Correction: This story has been corrected to specify that CBRE estimates online returns were $32 billion for the holiday season in 2016, not the full year as previously reported.
Amazon has been reportedly revoking Prime memberships and banning shoppers on its website for those who return too many orders or return items for reasons deemed unacceptable, according to The Wall Street Journal.
In many cases the e-commerce giant doesn’t alert affected customers what the reason is for a shopping ban, according to the report. The shopper simply finds themselves locked out.
An Amazon spokesperson told Retail Dive in an email that the company’s policy is to "take action when appropriate," and that "if a customer believes we’ve made an error, we encourage them to contact us directly so we can review their account and take appropriate action."
Returns have emerged as a fact of life in the e-commerce era. For some online shoppers, ordering multiple sizes of a product with the intention of shipping back what doesn't fit has become the norm, much to the expense of retailers.
More than 40% of retailers have seen an increase in such "intentional returns" in the past year, according to omnichannel retail management firm Brightpearl. That's exacerbating the already margin-crushing costs of fulfillment and delivery for orders that customers actually keep: 44% of retailers say margins are being strongly impacted by handling and packaging returns, with 70% saying they expect to be squeezed further as the practice intensifies.
And it's intensifying. The value of retail returns last year rose 53% from 2015 to $400 billion, and the growth of e-commerce is stoking that, according to returns and overstock supply company B Stock. Returns of brick-and-mortar purchases tend to hover at 8%, while e-commerce returns can reach as high as 15% to 30%, according to CBRE, which says that likely value of online returns during the 2017 holiday season was $32 billion, up from 2016's estimated $28 billion.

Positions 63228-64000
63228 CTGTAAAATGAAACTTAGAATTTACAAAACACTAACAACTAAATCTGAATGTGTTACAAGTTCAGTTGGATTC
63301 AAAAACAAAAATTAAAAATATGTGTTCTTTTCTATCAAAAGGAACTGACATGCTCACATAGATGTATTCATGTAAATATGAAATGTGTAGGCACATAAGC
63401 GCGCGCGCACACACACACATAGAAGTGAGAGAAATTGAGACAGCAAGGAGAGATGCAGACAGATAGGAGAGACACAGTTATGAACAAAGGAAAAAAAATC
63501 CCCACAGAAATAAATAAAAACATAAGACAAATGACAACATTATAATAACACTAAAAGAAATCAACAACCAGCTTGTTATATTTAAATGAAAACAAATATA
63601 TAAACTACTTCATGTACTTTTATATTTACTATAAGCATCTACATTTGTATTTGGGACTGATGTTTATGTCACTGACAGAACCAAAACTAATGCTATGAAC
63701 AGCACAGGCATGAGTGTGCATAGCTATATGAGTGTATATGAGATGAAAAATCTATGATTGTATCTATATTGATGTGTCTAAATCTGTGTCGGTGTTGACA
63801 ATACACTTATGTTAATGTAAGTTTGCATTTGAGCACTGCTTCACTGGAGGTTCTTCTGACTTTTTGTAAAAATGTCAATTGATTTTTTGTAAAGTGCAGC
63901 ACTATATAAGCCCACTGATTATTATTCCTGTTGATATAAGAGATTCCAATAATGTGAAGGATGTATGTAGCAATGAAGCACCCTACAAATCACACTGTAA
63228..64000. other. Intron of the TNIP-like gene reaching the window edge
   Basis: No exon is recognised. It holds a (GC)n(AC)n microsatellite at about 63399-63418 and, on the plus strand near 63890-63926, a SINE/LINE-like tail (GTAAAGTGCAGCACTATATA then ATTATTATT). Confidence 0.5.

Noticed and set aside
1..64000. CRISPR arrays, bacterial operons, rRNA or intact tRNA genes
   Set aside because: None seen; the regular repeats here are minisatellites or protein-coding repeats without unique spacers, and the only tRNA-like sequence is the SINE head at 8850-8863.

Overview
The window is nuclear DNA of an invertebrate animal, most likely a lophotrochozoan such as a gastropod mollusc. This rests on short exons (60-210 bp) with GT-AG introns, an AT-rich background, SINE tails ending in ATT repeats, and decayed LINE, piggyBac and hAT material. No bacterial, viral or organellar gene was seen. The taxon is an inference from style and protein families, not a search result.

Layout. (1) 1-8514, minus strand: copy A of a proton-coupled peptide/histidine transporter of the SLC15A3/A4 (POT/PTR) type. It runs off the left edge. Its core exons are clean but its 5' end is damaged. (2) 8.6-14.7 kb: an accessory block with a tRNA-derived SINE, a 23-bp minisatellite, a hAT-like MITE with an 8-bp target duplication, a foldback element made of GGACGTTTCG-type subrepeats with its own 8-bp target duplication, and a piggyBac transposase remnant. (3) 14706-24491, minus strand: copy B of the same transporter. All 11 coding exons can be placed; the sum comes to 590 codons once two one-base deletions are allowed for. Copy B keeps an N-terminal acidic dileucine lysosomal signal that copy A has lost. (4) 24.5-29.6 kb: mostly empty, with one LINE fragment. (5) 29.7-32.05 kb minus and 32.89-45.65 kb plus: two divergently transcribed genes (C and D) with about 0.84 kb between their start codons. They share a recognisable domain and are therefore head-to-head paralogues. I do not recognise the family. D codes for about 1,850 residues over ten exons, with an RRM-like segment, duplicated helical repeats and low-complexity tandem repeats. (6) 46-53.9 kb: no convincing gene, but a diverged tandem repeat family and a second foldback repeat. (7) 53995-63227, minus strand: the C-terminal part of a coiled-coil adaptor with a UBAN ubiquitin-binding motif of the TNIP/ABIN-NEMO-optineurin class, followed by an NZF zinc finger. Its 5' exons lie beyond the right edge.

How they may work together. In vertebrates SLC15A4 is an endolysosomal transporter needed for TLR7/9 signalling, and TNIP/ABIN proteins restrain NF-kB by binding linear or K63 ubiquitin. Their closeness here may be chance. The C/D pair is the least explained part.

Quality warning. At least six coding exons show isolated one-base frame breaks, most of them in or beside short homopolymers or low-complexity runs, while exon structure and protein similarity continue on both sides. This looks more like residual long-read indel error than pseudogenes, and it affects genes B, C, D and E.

Returns are expensive for retailers, however, representing lost sales, sometimes damaged or opened inventory and extra staff time. "It is prudent for Amazon to make it clear to all consumers that there are policies that govern returns to avoid issues like this," Jim Fosina, CEO of Fosina Marketing Group, said in an email to Retail Dive. "There can't be a wide open policy in terms of returns. The criminal element in the world is constantly searching for gaps to exploit. Fraud not only impacts the company, it can eventually impact the consumer, in some way, could be through higher prices.. and/or more restrictive policies."
In fact, the e-retailer's return policy remains "very liberal and customer friendly" despite what was described in the Journal's report, Fosina said, and compared its actions to rejecting fraudulent credit cards. Still, it would behoove Amazon to be more upfront about the policy, he also said.
With a dearth of stores relative to rivals, Amazon is at something of a disadvantage. Of the three options for returning unwanted items — return to store, return to distribution center and return to a third party — return to store is not only usually the cheapest option for retailers, who may benefit as some shoppers buy something else, but it's also preferred by some 60% of online customers themselves, according to consulting firm AlixPartners.
Some shoppers attempt to return damaged or heavily used merchandise that can't be resold, and retailers like L.L. Bean, that for years have had liberal return policies, are now scaling those back. Retailers including Best Buy, J.C. Penney, Sephora, CVS, Advance Auto Parts, Dick’s Sporting Goods, Home Depot and Victoria’s Secret employ the firm Retail Equation (owned by Appriss Inc.), which uses algorithms to develop a "risk score," based on consumers' shopping and return behavior, to help identify fraudulent attempts or serial returners.
But getting too tough can backfire. "Brands are now seeing the wrath of customers who dislike being 'profiled' based on their returns behavior," Linc Vice President of Marketing Luke Starbuck told Retail Dive in an email. "Even leading brands who talk about being customer-focused are oftentimes still operating on an old-world model of handling returns and reinforcing it with unchanged KPIs and siloed reverse logistics teams. Today, returns are a natural part of the ecommerce shopping cycle, and brands who do this well, actually engage customers, increase lifetime value and drive the next purchase – thus creating true loyalty."
Amazon didn't address Retail Dive's questions about how many returns the company deals with each year or whether apparel shoppers are spared to any extent considering that intentional returns are especially prevalent in that category. "We want everyone to be able to use Amazon, but there are rare occasions where someone abuses our service over an extended period of time," a spokesperson said in an email. "We never take these decisions lightly, but with over 300 million customers around the world, we take action when appropriate to protect the experience for all our customers."